The purpose of this study is to compare the dust loading behavior of ten filter media. The filters are used in engine air filtration, self-cleaning industrial air cleaners, building heating ventilation and cooling (HVAC), automotive cabin air filtration, air respirators, and general purpose air cleaning. Several types of filter media are tested. The filters include cellulose, synthetic (felt), glass, dual-layered glass/cellulose, mixed synthetic/glass, gradient packing glass, and electrically charged fibers. The initial pressure drops and fractional collection efficiencies as a function of particle size are reported. The filters were evaluated with two test dusts to investigate the size-dependent dust loading behavior. The two test dusts are SAE fine and submicron alumina powder (median diameter 0.25 μm). The results are analyzed and compared. It was found that the cellulose filters exhibited surface loading behavior and have the fastest growth of pressure drops.
Technical Paper

A Bimodal Loading Test for Engine and General Purpose Air Cleaning Filters

The dust holding capacity of air cleaning filter depends on the size distribution of the particles. Traditional test dusts like Arizona road dust consist of a single mode of coarse particles. The purpose of this study is to evaluate the dust holding capacities of air filters with a bi-modal test dust that simulates the dust in atmospheric environments. The fine mode of the test dust consists of submicron Alumina particles that represent the fine particles in atmosphere. The coarse mode consists of traditional AC fine dust. The fine and coarse dusts are mixed in different mass ratios to simulate different atmospheric conditions. The ratios are 100% fine, 50%/50%, 25%/75%, 10%/90%, and 100% coarse. An engine air filter and a HVAC filter were studied with the bi-modal test dusts. The filter pressure drops were measured as a function of the dust loading. The results show that the flow resistance rises significantly faster as the ratio of fine to coarse fraction increases.
Technical Paper

Experimental Measurement of Clean Fractional Efficiency of Engine Air Cleaning Filters

The function of the engine air cleaning filter is to remove the particulate matter in the intake air to protect the engine and its components from wear and contamination. For a specific filter, the efficiency is a function of the size of the particles being collected and the air flow velocity through the filter. Traditional tests of engine air cleaners are based on the use of specific test dusts, such as the AC Coarse and AC Fine, to determine the mass collection efficiency. However, they do not provide information on the size dependent performance of the filters, and the variation in filter performance under different particle challenge conditions. The use of a fractional efficiency test method will help to provide this missing information. The purpose of this paper is to describe a fractional efficiency test system that has been designed to evaluate the fractional cleaning efficiency of engine air cleaning filters in the size range between 0.3 and 10 mm particle diameter.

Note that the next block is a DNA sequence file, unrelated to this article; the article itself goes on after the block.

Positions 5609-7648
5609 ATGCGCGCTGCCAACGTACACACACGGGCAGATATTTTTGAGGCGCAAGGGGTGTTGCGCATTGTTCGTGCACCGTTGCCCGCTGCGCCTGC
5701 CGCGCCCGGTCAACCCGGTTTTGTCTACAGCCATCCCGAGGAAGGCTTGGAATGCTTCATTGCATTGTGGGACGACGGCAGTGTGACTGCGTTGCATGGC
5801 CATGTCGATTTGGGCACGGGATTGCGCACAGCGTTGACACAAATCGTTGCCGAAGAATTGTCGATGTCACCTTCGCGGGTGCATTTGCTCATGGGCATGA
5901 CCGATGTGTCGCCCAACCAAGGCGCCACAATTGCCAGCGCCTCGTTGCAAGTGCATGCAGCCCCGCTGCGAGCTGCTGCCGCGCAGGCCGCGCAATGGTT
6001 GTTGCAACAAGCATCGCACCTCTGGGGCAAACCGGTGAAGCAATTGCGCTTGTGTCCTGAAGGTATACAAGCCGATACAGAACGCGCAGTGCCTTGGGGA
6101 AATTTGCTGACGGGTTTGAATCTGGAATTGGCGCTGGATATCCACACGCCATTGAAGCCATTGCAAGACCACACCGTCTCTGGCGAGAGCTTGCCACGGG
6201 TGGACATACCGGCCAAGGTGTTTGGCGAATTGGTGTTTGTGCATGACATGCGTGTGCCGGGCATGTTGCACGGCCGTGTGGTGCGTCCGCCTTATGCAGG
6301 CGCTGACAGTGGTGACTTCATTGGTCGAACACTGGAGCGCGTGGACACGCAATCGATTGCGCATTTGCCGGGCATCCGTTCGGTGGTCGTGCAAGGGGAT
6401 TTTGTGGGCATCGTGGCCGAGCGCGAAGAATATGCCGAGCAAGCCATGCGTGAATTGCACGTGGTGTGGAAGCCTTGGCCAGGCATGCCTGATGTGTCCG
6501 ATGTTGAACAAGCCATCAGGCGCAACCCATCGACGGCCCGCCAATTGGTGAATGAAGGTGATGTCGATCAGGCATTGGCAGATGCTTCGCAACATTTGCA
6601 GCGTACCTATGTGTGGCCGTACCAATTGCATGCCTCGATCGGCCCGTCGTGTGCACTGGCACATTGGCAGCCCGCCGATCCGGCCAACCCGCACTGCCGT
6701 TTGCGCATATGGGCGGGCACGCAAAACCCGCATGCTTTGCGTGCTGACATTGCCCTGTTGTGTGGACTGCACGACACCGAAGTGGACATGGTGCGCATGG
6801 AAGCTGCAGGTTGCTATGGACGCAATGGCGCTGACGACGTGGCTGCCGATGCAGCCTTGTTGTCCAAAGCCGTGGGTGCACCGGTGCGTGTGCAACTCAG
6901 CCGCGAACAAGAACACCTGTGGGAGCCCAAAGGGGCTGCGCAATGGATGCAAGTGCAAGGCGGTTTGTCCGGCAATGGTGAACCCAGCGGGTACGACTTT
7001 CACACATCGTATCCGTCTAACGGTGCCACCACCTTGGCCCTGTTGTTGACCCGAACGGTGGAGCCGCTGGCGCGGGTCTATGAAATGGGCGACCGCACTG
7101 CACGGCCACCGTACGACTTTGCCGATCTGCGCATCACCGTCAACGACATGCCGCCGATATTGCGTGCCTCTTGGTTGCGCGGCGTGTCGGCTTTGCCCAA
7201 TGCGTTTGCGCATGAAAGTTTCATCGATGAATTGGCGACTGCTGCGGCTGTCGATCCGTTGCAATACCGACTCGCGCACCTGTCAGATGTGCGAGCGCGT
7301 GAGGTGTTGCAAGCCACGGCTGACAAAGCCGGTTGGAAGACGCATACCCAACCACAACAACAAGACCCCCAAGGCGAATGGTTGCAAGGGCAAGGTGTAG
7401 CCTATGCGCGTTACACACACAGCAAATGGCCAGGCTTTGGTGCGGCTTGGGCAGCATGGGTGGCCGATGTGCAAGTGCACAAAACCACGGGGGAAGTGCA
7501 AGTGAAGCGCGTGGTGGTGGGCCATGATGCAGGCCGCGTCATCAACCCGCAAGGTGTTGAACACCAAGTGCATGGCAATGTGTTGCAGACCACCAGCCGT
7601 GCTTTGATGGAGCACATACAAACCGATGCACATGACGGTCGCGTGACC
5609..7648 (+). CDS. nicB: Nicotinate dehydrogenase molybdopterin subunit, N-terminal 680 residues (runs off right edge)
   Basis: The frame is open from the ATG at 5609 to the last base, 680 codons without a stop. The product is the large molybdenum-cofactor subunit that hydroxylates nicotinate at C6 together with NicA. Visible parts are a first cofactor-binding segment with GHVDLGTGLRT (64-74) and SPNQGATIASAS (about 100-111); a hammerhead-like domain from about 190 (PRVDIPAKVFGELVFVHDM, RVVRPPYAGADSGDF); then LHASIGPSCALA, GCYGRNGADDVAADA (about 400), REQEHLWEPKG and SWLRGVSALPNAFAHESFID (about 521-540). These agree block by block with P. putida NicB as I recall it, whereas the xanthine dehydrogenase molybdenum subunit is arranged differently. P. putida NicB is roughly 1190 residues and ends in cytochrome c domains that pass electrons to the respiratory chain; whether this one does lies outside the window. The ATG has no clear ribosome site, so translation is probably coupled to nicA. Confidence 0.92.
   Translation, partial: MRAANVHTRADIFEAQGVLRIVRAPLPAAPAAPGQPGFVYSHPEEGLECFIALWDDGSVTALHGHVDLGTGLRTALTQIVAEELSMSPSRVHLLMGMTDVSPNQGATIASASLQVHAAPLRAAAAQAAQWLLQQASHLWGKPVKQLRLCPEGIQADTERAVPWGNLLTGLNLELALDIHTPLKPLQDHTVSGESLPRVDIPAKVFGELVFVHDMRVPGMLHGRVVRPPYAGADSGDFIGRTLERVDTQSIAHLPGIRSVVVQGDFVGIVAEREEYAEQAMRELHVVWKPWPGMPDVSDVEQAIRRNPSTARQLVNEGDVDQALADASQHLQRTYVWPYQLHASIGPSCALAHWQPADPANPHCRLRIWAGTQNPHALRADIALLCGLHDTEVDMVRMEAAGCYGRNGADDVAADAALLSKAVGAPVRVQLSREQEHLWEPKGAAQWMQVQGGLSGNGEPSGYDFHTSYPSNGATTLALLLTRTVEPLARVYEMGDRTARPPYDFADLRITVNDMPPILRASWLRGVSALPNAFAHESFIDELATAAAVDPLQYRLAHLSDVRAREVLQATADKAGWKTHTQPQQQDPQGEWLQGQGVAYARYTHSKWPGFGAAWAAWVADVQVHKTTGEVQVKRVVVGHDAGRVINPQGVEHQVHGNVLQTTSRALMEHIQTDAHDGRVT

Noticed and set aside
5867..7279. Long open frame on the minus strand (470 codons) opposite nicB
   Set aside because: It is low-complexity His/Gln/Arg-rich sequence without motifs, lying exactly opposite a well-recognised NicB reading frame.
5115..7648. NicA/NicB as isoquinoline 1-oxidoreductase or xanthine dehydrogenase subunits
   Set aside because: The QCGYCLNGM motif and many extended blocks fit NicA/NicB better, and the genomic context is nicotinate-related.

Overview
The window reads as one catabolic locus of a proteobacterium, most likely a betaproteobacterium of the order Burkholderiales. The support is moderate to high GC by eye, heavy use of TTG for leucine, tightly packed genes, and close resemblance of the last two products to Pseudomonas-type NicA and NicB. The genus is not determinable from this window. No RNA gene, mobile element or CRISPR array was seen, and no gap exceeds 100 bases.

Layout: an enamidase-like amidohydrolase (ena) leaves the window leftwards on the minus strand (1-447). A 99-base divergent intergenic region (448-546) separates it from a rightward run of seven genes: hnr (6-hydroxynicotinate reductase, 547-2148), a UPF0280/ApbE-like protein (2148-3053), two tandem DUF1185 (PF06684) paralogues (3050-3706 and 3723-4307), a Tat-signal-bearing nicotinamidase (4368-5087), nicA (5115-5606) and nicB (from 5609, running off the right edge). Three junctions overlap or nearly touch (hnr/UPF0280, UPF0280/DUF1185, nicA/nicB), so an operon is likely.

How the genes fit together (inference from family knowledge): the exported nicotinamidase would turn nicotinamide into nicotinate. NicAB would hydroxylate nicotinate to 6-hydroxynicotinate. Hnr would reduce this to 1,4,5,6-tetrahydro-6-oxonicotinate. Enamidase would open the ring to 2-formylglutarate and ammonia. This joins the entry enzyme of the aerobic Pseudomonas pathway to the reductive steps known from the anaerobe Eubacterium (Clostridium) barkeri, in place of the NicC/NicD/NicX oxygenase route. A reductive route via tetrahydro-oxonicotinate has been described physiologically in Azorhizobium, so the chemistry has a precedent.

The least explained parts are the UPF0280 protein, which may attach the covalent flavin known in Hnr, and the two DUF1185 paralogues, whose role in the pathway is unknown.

Technical Paper

Effects of Variable Piston Trajectory on Indicated Efficiency Using a Quasi-Dimensional Spark-Ignition Model and Genetic Algorithm Optimization

The impact of compression ratio on engine efficiency is well known. A plethora of mechanical concepts have been proposed for altering engine compression ratio in real time. Some of these, like free-piston configurations or complex crank-slider mechanisms have the added ability to alter piston trajectory along with compression ratio. This secondary modality raises the question: Is there a more optimal piston position versus crank-angle profile for spark-ignition (SI) engines than the near-sinusoidal motion produced by a traditional four-bar crank-slider mechanism? Very little published literature directly addresses this question. This work presents the results of a quasi-dimensional SI engine model using piston trajectory as an input. Specific trajectory traits including increased dwell at top dead center and asymmetric compression and expansion strokes were swept. The trajectory also was optimized using a single objective genetic algorithm with 60 individuals and 40 generations.